January 27, 2012 – Federal Chief Technology Officer Aneesh Chopra is stepping down nearly three years after President Obama created the communications and tech strategy position.
The move was announced Friday by Obama, with Chopra's last day slated for Feb. 8. There was no indication of Chopra’s next moves or statements directly from him in the announcement or in a blog post on the Office of Science and Technology Policy website by John P. Holdren, Assistant to the President for Science and Technology. However, the Washington Post and other news outlets reported that Chopra intends to run for lieutenant governor of Virginia.
Chopra, 39, is a graduate of Johns Hopkins and the Kennedy School of Government at Harvard University. Afterward, he served as the Secretary of Technology for the State of Virginia, a role previously held by former federal CIO Vivek Kundra. Chopra was appointed by Obama in January 2009 with the goals of finding technological means for job creation, reducing IT health care costs and tech concerns with national security. As part of Obama’s “Strategy for American Innovation” plan announced in September 2009, the president pointed to Chopra’s involvement in “looking at ways technology can spur innovations that help government do a better and more efficient job.” During his tenure, Chopra helped design a nationwide public safety broadband network, set Internet policy principles and implemented the federal open government strategy, according to the federal blog.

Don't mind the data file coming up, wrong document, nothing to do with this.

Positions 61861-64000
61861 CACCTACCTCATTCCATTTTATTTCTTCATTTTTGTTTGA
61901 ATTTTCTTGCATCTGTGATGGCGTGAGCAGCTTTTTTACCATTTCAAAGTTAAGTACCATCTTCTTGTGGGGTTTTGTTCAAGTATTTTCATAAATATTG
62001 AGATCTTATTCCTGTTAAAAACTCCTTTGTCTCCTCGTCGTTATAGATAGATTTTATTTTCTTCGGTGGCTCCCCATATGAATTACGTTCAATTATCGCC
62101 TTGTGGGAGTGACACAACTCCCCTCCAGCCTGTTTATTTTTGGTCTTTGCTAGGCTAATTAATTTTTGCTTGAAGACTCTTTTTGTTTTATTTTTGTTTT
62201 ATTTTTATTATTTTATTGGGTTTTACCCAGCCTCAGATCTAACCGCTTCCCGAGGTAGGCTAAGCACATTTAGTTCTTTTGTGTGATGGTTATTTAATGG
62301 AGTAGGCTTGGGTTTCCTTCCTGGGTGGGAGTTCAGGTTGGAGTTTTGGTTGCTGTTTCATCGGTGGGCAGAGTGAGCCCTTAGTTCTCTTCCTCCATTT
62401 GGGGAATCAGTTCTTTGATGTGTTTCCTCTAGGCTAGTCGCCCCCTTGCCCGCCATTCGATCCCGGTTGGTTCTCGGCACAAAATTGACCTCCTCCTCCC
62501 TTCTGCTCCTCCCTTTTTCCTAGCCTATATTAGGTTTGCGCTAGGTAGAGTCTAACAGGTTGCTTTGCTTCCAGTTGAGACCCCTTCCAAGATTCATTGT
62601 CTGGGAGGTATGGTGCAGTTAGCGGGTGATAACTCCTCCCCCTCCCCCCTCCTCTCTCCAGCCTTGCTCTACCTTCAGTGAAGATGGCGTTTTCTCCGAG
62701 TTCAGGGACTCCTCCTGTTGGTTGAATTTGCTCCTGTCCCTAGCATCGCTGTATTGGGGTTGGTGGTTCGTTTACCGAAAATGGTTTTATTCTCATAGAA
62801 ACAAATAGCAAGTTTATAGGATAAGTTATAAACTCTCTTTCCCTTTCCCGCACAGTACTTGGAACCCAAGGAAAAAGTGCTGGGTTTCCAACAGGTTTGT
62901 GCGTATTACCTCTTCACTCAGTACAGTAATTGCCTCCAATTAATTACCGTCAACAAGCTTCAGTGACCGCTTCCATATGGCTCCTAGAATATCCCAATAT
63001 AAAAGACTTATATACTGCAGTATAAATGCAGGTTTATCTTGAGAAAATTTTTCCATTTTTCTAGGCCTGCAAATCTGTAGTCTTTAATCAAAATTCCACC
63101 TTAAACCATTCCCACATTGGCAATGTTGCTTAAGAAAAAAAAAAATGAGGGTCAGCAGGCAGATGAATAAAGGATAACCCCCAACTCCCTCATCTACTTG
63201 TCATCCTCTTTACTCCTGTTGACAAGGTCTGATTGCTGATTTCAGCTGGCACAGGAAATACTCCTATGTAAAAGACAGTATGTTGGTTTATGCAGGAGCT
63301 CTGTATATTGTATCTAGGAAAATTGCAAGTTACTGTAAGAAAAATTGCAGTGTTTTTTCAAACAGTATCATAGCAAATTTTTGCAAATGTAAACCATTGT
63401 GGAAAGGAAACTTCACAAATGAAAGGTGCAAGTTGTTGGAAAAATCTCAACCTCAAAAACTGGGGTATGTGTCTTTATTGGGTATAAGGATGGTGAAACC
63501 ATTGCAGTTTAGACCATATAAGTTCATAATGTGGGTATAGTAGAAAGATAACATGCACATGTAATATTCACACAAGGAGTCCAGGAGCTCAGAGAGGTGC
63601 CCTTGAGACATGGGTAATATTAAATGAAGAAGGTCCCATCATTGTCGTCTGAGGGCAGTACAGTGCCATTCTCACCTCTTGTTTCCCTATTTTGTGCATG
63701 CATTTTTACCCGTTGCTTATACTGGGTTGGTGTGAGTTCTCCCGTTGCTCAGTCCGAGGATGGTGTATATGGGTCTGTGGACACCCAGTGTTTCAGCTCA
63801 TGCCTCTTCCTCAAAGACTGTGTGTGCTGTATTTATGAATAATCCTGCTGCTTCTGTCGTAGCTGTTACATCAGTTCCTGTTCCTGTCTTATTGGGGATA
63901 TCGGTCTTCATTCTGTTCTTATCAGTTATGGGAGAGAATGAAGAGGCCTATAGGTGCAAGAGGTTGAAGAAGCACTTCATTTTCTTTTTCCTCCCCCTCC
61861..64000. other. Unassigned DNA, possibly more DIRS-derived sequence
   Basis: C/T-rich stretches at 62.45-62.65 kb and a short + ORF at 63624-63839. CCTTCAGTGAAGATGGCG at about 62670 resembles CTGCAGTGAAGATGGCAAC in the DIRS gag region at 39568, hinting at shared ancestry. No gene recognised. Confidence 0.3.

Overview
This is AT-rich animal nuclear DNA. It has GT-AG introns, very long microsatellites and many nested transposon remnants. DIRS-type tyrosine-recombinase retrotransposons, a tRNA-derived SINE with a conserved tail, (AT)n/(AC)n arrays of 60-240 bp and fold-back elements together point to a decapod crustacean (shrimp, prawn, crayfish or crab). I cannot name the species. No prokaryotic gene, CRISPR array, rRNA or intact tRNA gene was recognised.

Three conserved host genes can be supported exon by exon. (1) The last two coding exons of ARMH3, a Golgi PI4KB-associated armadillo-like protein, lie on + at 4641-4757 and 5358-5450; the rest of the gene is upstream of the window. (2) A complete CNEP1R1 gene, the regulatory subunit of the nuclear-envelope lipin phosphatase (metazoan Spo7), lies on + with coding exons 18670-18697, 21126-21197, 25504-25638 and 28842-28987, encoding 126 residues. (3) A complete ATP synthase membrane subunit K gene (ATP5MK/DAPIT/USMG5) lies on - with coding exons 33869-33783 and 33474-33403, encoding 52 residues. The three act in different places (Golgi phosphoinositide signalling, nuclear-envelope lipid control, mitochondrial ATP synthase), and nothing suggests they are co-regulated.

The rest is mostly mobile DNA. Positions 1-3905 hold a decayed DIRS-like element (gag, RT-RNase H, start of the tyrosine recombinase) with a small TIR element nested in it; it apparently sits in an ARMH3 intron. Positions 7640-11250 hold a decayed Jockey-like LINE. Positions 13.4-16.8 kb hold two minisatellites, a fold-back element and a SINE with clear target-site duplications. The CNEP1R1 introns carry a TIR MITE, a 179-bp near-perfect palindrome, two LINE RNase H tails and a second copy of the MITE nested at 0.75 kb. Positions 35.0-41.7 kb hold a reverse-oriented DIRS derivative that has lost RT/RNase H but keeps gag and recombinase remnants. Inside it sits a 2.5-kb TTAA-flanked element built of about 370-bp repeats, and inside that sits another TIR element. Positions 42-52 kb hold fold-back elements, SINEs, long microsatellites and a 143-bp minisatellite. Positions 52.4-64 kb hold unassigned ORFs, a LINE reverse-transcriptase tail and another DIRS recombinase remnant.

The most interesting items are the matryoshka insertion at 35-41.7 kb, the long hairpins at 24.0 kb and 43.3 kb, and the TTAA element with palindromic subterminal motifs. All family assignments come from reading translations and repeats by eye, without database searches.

“Aneesh has led that charge in an energetic, innovative, and amazingly effective manner, and sowed the seeds necessary to bring our government into the 21st century,” Holdren wrote.
Obama stated that Chopra “found countless ways to engage the American people using technology, from electronic health records for veterans, to expanding access to broadband for rural communities, to modernizing government records. His legacy of leadership and innovation will benefit Americans for years to come, and I thank him for his outstanding service.”
Chopra often worked alongside Kundra, who has also since moved on to positions at Harvard and Salesforce.
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